Then bear left through two further gates. After 20m bear right across the marshy field. If you look carefully you can see marker posts but the path is a little indistinct. You are also heading in the direction of farm in the distance – Parson Lee Farm. At the end of the field head down to the stream, through a gate, across a foot bridge and up to a good stony track. We are now back on both the PW and PBW.
Turn left and follow the track for about 600m to the top of the valley. Cross through a gate onto a concrete track. Turn right and after 75m bear right off the track. Follow the PBW and PW, picking up the Bronte Way as well to the large bridge over the stream called Turnhole Clough. Follow the track up the other side of the valley and then around to the right before heading in a SW direction as far as Lumb Laith Farm, with a covered reservoir off to the left. The farm is the first that we encounter since Turnhole Clough and is shortly after the route becomes a made up track. This then turns left up to the reservoir just in front of two stone gate posts.
At this point you have a choice. You can either continue along the PWB/PW or head to the summit of Lad Lowe. For the latter turn left off the PW/PBW following the track to the entrance of the reservoir. When you come to the entrance bear left past the boundary fence to the reservoir. From here the route then heads almost straight on in the same direction straight up Boulsworth Hill in a SE direction. After a hard but short climb of about 1km you come to some large grit stones known as “Little Chair Stones”.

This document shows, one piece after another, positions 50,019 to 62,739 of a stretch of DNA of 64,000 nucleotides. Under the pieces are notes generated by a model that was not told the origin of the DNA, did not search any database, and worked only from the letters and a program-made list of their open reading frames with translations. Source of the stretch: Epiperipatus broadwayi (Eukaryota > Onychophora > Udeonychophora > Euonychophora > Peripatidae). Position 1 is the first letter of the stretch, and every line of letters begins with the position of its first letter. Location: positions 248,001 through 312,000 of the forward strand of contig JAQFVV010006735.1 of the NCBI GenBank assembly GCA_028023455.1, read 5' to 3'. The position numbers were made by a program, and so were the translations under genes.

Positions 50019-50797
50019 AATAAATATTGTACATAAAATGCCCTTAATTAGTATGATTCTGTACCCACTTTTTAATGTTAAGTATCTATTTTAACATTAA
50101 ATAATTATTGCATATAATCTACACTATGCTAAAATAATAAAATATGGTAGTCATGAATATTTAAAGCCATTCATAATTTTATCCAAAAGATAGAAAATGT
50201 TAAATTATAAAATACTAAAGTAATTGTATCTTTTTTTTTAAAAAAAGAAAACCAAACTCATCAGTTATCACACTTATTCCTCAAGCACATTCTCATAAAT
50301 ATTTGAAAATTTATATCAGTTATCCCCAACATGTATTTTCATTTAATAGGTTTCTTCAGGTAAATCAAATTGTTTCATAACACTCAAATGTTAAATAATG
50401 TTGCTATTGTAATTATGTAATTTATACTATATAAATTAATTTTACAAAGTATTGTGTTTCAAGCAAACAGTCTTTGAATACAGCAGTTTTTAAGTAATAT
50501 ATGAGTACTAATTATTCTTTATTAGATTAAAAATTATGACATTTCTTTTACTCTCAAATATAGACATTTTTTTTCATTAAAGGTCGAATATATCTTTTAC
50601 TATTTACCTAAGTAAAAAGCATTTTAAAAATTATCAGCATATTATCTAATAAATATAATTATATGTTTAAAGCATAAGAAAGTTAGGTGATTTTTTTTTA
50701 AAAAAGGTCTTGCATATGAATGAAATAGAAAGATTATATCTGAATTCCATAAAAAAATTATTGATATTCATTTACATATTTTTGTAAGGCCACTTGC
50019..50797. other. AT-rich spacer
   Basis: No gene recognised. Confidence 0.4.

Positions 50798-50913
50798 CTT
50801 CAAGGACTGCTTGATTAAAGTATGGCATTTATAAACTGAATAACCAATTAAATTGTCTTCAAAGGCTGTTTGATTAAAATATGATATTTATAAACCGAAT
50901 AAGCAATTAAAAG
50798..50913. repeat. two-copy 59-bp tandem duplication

From here we turn right and head along the well trodden path to the summit of Lad Lowe with its trig point (517m).
Just to the SE of here you can see a ridge over a fence and a small shallow valley, which is the boundary with Yorkshire. From here to Whitworth, around 20 miles away, we will be never be far away from firstly the border with Yorkshire and then with Greater Manchester as we head south along the very eastern most fringes of Lancashire.
From the summit of Lad Lowe head in a NW direction taking the distinct path back down to the track that is the PW/PBW. Turn left and continue along the PW/PBW in a SW direction. Pass the wood on your right and then about 250m further on the PW continues straight on and we must finally leave our trusty PW and turn left and continue to follow the PBW. The split in the paths is marked by a prominent way marker.
Shortly after the split you will come across the remains of New House. Only the doorway remains as it was demolished in the 1920s. It was built by a Robert Parker and on the lintel across the columns is carved the legend “Robert Parker and Jane his wife, May 2nd 1672”, although it is barely legible now! Robert Parker was a relation of the Parkers of Brewsholme Hall near Clitheroe.
After almost 1km you will come to some gates and then join a road. Carry straight on for about 25m and then as the road bears left and starts to descend steeply look out for a stile on your right, which takes you into some woods – note the old Bronte Way sign. Follow the good path which snakes down through the woods to a track at the bottom. Turn left, cross over the bridge to a minor road. This is the end of the stage, which is in the tiny hamlet of Thursden.
The road is a good stopping point if you do not fancy tackling the next stage as well. There is no public transport but it is a good car pick up point or can be easily accessed by taxi, as you are only about 5 miles away from Burnley to the west, with accommodation. The road to the east actually goes to Hebden Bridge in Yorkshire.
END OF STAGE 48